, Port Arthur, Texas

Local News

January 5, 2013

A piece of home

Port Neches natives aim to save iconic Pearl sign

BEAUMONT — BEAUMONT — When driving back to Mid-County from Austin, Port Neches native Melissa Black sees the Pearl Brewery sign on Interstate 10 as a local icon, reminding her that she is almost home and filling her with nostalgia.

“As you pass through the area, it’s something that you identify with home,” Black, 23, said.

The tall, 60-year-old sign is located on the property of R&P Employer Solutions, Inc., 3898 Hollywood, off Interstate 10 West in Beaumont. The business and surrounding property is currently on the market to be sold for $789,000.

When Black, who now lives in Austin, and her friend Steffan Sangster, also originally from Port Neches, found out that the owner of the business was not willing to sell the piece of land that the sign sits on separately from the property, they realized that a part of Beaumont’s history could disappear.

“It’s no space needle in Seattle, but it’s unique to Beaumont,” Sangster, 23, said. “It’s an important marker and part of our history — it’s worth preserving.”

Rodney Robichau, owner of Employer Solutions, remembers the antique Pearl sign from his childhood.

“My father worked in the beer business in the 1940s and then I worked in it in the late 80s and 90s with Giglio Distributing,” Robichau said. “I remember I was a little boy when the distributorship was built — nearly 60 years ago.”

Not much information is available about what Pearl Brewery had set up in Beaumont in the mid-20th century.

According to the Texas State Historical Association website, the Pearl Brewery Company started in 1881 in San Antonio as the J.B. Beholradsky Brewery. By 1916, Pearl was the largest brewery in Texas.

Over the course of 80 years, many microbreweries were bought out larger national companies and Pearl closed its doors in June 2001. The Miller Brewing Company in Fort Worth later assumed production of Pearl beer.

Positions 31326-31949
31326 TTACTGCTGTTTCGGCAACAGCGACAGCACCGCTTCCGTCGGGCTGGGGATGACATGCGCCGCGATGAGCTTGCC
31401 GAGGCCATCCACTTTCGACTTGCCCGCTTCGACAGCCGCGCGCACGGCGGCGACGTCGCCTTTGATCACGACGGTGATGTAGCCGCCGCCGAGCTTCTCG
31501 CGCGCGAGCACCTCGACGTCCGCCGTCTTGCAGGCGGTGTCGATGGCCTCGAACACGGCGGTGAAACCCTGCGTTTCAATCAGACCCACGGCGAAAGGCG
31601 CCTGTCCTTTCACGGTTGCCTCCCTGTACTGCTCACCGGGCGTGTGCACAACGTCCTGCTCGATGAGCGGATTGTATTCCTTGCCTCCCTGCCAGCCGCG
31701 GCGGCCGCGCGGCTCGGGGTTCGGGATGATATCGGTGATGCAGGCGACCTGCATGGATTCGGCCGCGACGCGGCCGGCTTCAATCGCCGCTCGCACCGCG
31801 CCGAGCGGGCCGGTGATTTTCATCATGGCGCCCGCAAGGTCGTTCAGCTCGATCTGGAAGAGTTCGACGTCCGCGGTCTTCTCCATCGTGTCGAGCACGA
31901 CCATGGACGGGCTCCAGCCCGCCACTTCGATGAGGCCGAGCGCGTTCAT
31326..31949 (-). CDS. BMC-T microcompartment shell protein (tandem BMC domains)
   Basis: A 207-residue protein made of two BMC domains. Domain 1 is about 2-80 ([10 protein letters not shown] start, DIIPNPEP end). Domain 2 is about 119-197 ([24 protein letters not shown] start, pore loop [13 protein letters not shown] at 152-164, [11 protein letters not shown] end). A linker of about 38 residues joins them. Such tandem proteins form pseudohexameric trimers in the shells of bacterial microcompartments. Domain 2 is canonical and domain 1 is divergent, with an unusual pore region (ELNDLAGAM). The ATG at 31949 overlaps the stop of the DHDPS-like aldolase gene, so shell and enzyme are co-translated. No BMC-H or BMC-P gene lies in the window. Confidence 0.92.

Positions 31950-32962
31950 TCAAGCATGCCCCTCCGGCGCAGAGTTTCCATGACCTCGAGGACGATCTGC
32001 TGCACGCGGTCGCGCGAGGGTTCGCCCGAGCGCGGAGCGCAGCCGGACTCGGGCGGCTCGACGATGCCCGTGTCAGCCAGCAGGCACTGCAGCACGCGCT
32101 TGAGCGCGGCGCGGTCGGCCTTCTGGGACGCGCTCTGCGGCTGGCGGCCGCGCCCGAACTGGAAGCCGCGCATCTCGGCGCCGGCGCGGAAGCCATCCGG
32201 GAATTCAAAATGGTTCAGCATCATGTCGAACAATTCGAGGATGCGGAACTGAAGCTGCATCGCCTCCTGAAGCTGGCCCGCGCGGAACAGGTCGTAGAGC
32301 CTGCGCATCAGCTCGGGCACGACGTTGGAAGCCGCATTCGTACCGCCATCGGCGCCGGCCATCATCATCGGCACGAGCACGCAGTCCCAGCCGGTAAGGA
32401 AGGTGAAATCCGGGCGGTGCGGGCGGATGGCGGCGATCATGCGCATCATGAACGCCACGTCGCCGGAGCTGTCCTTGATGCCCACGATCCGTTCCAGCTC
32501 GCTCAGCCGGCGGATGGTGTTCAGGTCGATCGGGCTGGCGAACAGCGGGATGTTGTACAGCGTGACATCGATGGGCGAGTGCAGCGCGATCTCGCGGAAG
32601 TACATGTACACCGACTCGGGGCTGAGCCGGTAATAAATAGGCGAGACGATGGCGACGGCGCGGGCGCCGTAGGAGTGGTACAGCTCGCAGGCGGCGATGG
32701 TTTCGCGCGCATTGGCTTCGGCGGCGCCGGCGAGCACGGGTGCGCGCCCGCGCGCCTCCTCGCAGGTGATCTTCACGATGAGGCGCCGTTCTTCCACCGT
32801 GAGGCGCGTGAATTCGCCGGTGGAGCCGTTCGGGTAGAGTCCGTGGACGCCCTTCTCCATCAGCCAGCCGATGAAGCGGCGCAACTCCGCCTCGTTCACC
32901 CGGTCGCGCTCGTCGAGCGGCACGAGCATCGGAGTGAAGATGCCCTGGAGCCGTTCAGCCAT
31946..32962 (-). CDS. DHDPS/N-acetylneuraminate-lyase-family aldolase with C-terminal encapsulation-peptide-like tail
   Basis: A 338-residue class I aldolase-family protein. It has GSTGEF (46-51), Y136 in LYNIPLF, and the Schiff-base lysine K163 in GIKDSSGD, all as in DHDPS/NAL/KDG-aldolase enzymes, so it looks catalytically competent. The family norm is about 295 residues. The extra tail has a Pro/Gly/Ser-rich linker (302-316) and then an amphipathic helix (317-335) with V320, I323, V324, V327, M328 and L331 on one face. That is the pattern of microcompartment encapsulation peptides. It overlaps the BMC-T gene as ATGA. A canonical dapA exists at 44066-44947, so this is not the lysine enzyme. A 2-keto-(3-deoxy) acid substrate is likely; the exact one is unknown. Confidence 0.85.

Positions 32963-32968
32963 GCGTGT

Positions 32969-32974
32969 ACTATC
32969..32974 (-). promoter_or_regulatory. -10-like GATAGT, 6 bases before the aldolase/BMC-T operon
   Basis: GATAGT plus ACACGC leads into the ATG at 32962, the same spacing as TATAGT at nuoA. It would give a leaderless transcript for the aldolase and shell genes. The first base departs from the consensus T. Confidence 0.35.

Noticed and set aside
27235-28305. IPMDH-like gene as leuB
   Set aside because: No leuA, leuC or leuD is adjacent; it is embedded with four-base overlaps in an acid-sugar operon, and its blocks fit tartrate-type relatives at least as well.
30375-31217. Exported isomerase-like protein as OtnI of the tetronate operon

Since putting the highly visible Interstate 10 property on the market six months ago, Robichau has had a number of interested buyers.

“People are antsy that the building is for sale because of the sign,” he said. “Maybe they would be able to preserve it and put it somewhere.”

Though they have both moved to other areas in Texas, Sangster and Black travel home regularly. “This will always be my home and the sign is a part of my home,” Sangster said. “Just because we don’t live here doesn’t mean we don’t care.”

“We’re trying to raise awareness at this point and see what avenues open up for this,” Sangster said. “We want to branch out and network with other people interested in preserving the sign.”

The duo wants to start an online petition and has started to raise awareness for preservation of the  sign by detailed emails to the mayor and the Beaumont Heritage Society.

Though they would be alright with the sign being moved from the property for preservation, they would rather it stay where it is.

“If the least we can do is save it, then that’s okay,” Black said.

With Facebook and other social networks being a daily part of life, preservation efforts can be easily spread, but also easily forgotten.

Beaumont’s “Save Our Pig” effort to preserve the historic Pig Stand #41 was started in 2011 when city leaders were looking to bull doze the building at the corner of Calder Avenue and Martin Luther King Pkwy.

Shirts were made, meetups were had and the building is still there. But the official “Save Our Pig” Facebook page has been silent for months and no cleanup efforts have been made to keep up the deteriorating building in a while.

“We are excited by the way people have responded to it,” Black said. “Everyone is willing to help and support us and it’s really beautiful.”

As of now, there are no concrete buyers for the Interstate 10 warehouse location.

“There’s not so much here for our generation, but we are now in the position to do something about it,” Sangster said.



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